Concert review: The Naked and Famous, The Powerstation

By Rachel Bache

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Thom Powers, left, and Alisa Xayalith of The Naked and Famous perform at the 2014 Coachella Music and Arts Festival. Photo / AP
Thom Powers, left, and Alisa Xayalith of The Naked and Famous perform at the 2014 Coachella Music and Arts Festival. Photo / AP

Auckland's Powerstation was teeming with people last night for The Naked and Famous' headlining homecoming.

After sitting among the festival line-ups of Coachella, Groovin the Moo and Big Day Out, as well as touring with US band Imagine Dragons, The Naked and Famous finally returned home to play a show of their own - and what warmer welcome could you get than playing to a sold-out crowd?

In the darkness an echoey synth chord filled the room, followed by the quick acoustic strumming on A Stillness, the opening track from the band's latest album In Rolling Waves.

The energy from the audience was electric as singer Alisa Xayalith, with her rock-chic pink pixie-cropped hair, shifted between whispers and wails on the song, amid blinding strobe-light flashes. The droning bass shook the whole venue, which had quickly turned into a thrashing dance party.

Continuing straight into Hearts Like Ours, it was obvious that the band are becoming seasoned professionals, due to years of constant performing. Musically, they sounded incredibly tight, while still holding a rough rawness, that came through in the vocals, reminiscent of 90s band Garbage.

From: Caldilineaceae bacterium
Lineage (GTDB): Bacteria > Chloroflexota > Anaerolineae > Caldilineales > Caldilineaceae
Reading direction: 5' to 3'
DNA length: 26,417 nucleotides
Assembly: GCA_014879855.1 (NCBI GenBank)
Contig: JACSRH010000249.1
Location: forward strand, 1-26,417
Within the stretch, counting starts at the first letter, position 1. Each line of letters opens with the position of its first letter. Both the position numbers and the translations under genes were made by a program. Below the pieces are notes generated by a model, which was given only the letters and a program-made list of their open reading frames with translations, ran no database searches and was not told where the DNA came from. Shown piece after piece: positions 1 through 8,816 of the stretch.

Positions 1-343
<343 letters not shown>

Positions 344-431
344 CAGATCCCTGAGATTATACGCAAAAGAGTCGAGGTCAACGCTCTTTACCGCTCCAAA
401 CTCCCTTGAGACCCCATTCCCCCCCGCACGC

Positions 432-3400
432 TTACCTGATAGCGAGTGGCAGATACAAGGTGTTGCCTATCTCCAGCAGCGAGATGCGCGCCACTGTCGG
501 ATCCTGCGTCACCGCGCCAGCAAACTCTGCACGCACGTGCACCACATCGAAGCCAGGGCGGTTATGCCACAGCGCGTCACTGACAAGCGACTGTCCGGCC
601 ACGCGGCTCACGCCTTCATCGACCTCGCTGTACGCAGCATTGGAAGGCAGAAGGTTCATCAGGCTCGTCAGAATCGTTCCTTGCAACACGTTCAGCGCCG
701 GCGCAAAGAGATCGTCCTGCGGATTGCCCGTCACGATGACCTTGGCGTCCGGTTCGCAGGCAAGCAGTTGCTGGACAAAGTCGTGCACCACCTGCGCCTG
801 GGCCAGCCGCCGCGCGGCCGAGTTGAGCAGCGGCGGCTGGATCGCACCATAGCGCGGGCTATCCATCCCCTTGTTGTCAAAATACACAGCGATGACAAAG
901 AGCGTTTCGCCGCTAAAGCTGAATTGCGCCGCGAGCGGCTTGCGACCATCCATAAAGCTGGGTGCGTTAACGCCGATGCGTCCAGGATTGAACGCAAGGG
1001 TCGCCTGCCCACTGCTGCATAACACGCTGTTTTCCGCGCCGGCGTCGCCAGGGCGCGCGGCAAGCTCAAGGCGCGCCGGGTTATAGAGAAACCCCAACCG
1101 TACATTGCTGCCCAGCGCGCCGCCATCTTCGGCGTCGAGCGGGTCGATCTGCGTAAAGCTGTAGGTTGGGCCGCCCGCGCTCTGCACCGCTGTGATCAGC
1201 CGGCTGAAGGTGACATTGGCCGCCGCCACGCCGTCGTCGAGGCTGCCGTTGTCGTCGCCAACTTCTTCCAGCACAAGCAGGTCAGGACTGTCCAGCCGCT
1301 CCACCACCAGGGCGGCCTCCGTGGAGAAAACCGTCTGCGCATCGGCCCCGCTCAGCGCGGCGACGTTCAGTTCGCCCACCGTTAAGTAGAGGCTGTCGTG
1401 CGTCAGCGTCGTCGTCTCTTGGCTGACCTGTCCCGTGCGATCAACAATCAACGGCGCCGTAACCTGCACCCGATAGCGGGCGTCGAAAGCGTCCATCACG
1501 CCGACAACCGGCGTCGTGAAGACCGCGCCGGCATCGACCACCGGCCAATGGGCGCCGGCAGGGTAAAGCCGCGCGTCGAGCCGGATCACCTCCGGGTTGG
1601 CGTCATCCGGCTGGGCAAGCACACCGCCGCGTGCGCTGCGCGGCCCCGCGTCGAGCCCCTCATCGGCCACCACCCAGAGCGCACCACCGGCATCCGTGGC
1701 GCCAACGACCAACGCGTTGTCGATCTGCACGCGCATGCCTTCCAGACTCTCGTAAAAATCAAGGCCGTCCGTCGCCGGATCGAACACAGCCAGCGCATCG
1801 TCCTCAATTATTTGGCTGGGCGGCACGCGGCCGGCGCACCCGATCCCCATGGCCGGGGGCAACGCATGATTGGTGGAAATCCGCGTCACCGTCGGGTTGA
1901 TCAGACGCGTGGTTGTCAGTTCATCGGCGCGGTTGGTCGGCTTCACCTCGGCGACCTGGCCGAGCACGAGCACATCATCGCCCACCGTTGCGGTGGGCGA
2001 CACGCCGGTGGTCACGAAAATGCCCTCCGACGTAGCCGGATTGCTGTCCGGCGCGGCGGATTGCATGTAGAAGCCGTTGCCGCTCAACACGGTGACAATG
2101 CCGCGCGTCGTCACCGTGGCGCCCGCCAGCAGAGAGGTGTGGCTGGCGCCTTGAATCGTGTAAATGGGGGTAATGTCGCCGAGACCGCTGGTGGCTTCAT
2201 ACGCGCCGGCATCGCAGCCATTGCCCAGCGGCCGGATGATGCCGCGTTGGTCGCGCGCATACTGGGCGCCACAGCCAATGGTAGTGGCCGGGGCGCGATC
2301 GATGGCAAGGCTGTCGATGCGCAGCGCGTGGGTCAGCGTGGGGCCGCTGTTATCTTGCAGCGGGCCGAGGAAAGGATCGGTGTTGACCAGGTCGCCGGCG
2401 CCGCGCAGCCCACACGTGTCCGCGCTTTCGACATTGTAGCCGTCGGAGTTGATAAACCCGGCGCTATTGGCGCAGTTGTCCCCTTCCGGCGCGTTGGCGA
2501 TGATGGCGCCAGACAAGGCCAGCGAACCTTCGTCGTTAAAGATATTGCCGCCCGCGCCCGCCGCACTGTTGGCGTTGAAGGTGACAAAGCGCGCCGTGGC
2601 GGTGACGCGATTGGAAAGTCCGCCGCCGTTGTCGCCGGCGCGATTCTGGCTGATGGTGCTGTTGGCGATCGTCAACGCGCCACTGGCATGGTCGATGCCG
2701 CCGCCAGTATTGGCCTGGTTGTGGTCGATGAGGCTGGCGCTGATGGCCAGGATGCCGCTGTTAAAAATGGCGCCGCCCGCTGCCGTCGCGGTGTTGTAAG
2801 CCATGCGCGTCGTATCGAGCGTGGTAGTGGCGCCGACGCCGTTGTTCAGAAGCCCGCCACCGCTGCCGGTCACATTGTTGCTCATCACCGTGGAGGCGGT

Singer Thom Powers took the lead on Girls Like You getting the wall to wall crowd jumping and singing along. Between songs the band attempted some banter, but you could barely hear over the massive sound coming from the excited audience. Even during slower, moody, songs like Waltz, there was a unceasing rumble from the crowd.

Grow Old, found the room lit up with purple stars, made from disco ball mirrors, as Powers sung gently through a vocoder, creating a dreamy slow dance, which then turning it into an angsty cry from Xayalith, over a chorus of clashing symbols.

If All Of This, from the bands first album Passive Me, Aggressive You, didn't turn the entire place into one giant mosh pit, then Punching In A Dream certainly did.

Jumping between soft, synth moments, to eruptions of intense, head-bang-worthy ones, the Naked and Famous love musical juxtapositions. They did this both from song to song, as well as within tracks like Frayed and No Way.

The band also took advantage of a great lighting production, which helped emote the music and turned their performance into a full theatrical show.

After being welcomed back on for an encore the band tried to share a few words but were only able to stand speechless and smiling as every punter in the elated room roared and cheered, before launching into The Mess and To Move With Purpose.

The night ended where it all started with hit anthem, Young Blood, which had the entire audience dancing harder than ever, as bubbles floated down from the ceiling.

The Naked and Famous play The Powerstation again tonight.

Who: The Naked and Famous
When: 16 May (and tonight 17 May)
Where: The Powerstation, Auckland


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